Explore Hanwell Locks
Guided tour 1
Hanwell flight of locks in west London is the largest flight in the capital and a scheduled ancient monument. There are six locks in the Hanwell flight itself and another two a little way above. For the purposes of this online tour we will think of this as a flight of eight locks starting at lock 90, known as "top lock" because it is at the top of the flight.
The top lock is accessible by bus and road so often a starting point for visitors. Use this guide on your smartphone as you explore.
To find the top lock set your satnav to get you to postcode UB2 4XQ or bus E5 stops very close to the top lock.
The Grand Junction Canal was the main line from London to Birmingham - the M1 of its day. From Brentford where it joined the river Thames, it made its way via Hanwell, Uxbridge, Watford and what is now the city of Milton Keynes to Braunston, a small Northamptonshire village where there were connections to the west Midlands.
The engineer in charge of building the Grand Junction Canal was William Jessop (1745-1814) and these locks were built in 1794 as part of one of the first strethches of the new waterway to open. It would be over ten years later that the full route to the north was complete due to trouble with the building of Blisworth Tunnel in Northamptonshire.
The locks adjoin a large hospital, now known as St Bernard's Hospital, but once a rather forbidding place called the Hanwell Pauper Lunatic Asylum. A very large brick wall dating from the early 19th Century ensured that the unruly canal workers could not get in the hospital and the lunatics couldn't get out.
We start our tour at lock 90, one of the two Norwood Locks, known as "top lock".
The notice on the bridge reads Grand Junction Canal. Take notice that this bridge is insufficient to carry weights beyond the ordinary traffic of the district. Owners and other persons in charge of locomotives and all other ponderous carriages are warned against attempting to pass over this bridge. Notices like this are still quite often seen around the canal network. Nowadays the route over the bridge is blocked both to cars and ponderous carriages but in the 1850s there was considerable concern about the use of heavy steam traction engines on the roads and bridges, many of which were privately owned. Bridges were built for horses and carts, not for heavy steam engines, and proprietors were concerned lest their bridges be damaged.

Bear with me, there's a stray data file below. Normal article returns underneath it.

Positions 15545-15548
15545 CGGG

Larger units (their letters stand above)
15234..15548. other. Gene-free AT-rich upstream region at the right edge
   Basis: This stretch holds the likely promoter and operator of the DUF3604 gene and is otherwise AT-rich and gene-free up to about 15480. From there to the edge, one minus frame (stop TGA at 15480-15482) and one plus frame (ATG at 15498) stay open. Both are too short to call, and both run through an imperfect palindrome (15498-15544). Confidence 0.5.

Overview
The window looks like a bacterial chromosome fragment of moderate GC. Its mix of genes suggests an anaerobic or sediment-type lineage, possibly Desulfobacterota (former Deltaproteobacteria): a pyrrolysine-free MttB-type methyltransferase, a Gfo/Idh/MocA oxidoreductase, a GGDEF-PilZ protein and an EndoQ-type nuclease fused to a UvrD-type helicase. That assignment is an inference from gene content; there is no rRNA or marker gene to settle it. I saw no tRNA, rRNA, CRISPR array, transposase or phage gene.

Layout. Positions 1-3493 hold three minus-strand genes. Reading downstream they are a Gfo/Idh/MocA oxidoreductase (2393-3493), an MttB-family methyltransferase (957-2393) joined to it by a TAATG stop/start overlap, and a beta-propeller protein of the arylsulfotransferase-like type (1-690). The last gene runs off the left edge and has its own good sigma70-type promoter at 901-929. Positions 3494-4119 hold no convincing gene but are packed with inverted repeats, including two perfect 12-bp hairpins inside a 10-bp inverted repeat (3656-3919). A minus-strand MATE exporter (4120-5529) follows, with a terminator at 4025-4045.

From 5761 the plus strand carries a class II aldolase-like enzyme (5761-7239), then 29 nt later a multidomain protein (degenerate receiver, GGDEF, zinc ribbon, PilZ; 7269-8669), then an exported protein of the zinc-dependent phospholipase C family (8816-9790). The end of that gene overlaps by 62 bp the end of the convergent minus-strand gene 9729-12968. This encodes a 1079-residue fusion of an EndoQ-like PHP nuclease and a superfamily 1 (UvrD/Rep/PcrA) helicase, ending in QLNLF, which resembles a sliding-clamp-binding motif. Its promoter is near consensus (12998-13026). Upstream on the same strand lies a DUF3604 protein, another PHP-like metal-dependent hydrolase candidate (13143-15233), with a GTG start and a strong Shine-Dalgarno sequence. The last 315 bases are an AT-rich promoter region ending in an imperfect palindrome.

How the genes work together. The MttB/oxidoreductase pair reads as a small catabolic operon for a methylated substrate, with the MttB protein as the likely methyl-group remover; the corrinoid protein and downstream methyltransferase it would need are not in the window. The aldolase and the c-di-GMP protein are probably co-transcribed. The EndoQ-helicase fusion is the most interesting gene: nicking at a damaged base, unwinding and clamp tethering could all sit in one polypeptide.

Section 6 of the Locomotives Act 1861 declared that It shall not be lawful for the Owner or Driver of any Locomotive to drive it over any Bridge on which a conspicuous Notice has been placed, by the Authority of the Surveyor or Persons liable to the Repair of the Bridge, that the Bridge is insufficient to carry Weights beyond the ordinary Traffic of the District, without previously obtaining the Consent of the Surveyor of the Road or Bridgemaster... Locomotive owners could appeal to the Secretary of State if there was a dispute about whether a bridge was strong enough or not. The canal companies fitted these notices to ensure that if a locomotive passed over without permission, the owner of the locomotive would be liable for the cost of any repairs to the bridge.